130. A Volcano in Virginia: The Battle of the Crater

131. 1864 Election: The Immigrant Voter & Abraham Lincoln

132. August Belmont: The German Jewish Immigrant Who Led the Opposition to Lincoln’s 1864 Reelection

133. Lincoln and the Superiority of the “Negro” over the Irish

134. Lincoln’s Germans and the Election of 1864

135. Lincoln’s German Lawyer Comes Out Swinging in the Election of 1864

136. Lincoln Wins the Election of 1864 With Immigrant Votes

137. American Refugee Camp in Civil War Kentucky Destroyed by Union Soldiers

138. Kentucky Civil War Refugee Camp Reborn and Reconstructed After Expulsions

139. Immigrant German “Hamburgers” Tormented and Captured at Petersburg

140. German General Weitzel and His African Canadians at Petersburg

141. Irish Regiment at the Beginning of the End of the Confederacy at Five Forks

142. Richmond Burning: The German Immigrant and Black Troops Who Saved the City

143. Appomattox: The Capture of a Confederate Army & the Fall from Grace of an Immigrant General

144. Lincoln Assassinated: John Wilkes Booth’s Immigrant Conspirators

145. Immigrants Hunt Lincoln’s Killers and Help Capture the Confederate President

146. Lincoln’s Murder and the New York Irish American

147. Lincoln’s Funeral in Immigrant New York

148. German General Carl Schurz Begins His Investigation of the Post-War South

149. Carl Schurz Warned That a “System of Terrorism” Was Taking Hold in the Post-War South in 1865

150. Immigrants in the Union Navy: Minorities in the Majority

151. How Immigrants Were Recruited into the United States Navy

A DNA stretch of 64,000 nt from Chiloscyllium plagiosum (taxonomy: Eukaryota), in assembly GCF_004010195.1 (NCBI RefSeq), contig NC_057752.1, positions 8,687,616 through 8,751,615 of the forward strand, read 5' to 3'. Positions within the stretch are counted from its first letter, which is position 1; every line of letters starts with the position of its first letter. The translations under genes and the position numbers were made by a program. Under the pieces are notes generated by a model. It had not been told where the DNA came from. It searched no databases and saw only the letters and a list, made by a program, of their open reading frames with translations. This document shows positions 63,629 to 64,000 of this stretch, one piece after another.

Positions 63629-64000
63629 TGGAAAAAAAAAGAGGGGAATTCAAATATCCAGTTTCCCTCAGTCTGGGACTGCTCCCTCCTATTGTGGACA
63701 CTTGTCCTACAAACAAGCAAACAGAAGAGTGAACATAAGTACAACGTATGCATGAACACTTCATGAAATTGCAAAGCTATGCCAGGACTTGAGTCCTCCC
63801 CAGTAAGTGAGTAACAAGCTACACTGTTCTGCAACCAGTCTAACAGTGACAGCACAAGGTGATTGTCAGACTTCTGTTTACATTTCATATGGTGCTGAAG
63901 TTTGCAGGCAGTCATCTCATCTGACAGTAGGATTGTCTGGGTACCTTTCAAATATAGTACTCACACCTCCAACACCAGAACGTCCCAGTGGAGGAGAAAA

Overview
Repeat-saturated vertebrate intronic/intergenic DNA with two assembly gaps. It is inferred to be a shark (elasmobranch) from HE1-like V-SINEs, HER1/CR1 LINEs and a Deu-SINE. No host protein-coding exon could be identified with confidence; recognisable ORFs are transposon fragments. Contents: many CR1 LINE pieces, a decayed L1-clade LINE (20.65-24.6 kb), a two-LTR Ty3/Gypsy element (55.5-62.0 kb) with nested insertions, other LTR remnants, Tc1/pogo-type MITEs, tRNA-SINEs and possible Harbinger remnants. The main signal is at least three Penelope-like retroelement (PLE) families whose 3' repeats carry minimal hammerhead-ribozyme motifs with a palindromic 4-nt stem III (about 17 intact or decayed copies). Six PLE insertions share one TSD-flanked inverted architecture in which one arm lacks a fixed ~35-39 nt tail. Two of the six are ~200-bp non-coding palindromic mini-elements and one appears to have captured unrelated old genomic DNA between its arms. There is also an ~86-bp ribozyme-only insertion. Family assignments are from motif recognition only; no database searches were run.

152. African Canadian Sailors in the Union Navy

153. High School Student Proves Professor Wrong When He Denied “No Irish Need Apply” Signs Existed

154. The Fallout from No Irish Need Apply Article Spreads Worldwide

155. No Irish Need Apply Professor Gets into a Fight With Our Blogger Pat Young Over Louisa May Alcott

156. Professor Behind No Irish Need Apply Denial May Have Revealed Motive for Attacking 14 Year Old Historian

157.  A Scottish Socialist and a German General Work to Help Slaves Become Freedpeople-Robert Dale Owen, Carl Schurz and the founding of the Freedmen’s Bureau.

158. Our Man in Sweden: Recruiting Immigrants to Strengthen the Union War Effort

159. German Immigrants and the End of Slavery in Missouri

160. 13th Amendment: Immigrants and the end of slavery in America

161. Finding Civil Immigrants Where You Wouldn’t Expect Them: The Irish and German Harvard Men

162. Recovering the memories of Jewish Civil War soldiers

163. Kate Cumming Confederate Immigrant Nurse and the Shiloh Disaster

164. Immigrant nurse reports on Civil War hospital organized by Nursing Nuns after Shiloh battle

165. Sarah Emma Edmonds: The Immigrant Woman As “Male Nurse”

166. Immigrant Women Struggled to be Recognized as Nurses After the Civil War

167. Prelude to a Reconstruction Riot: Irish and Blacks in Memphis 1866

168. The Memphis Massacre of 1866: A Race Riot Pits Irish Immigrants Against Newly Freed Slaves

169. The 14th Amendment, the German Immigrant Carl Schurz, and the Assault on White Superiority Part of The Coming of the 14th Amendment

170. Black Citizenship, Frederick Douglass and German Immigrant Professor Francis Lieber Confront President Andrew Johnson Part of The Coming of the 14th Amendment

171. When the 14th Amendment stalled, a Scottish immigrant stepped up

172. The 14th Amendment and Birthright Citizenship for Children of Immigrants

173. The Washington Arsenal Explosion: Irish Women & Girls Killed Recklessly

Cultural

Painting of the Return of the 69th from Bull Run Unearthed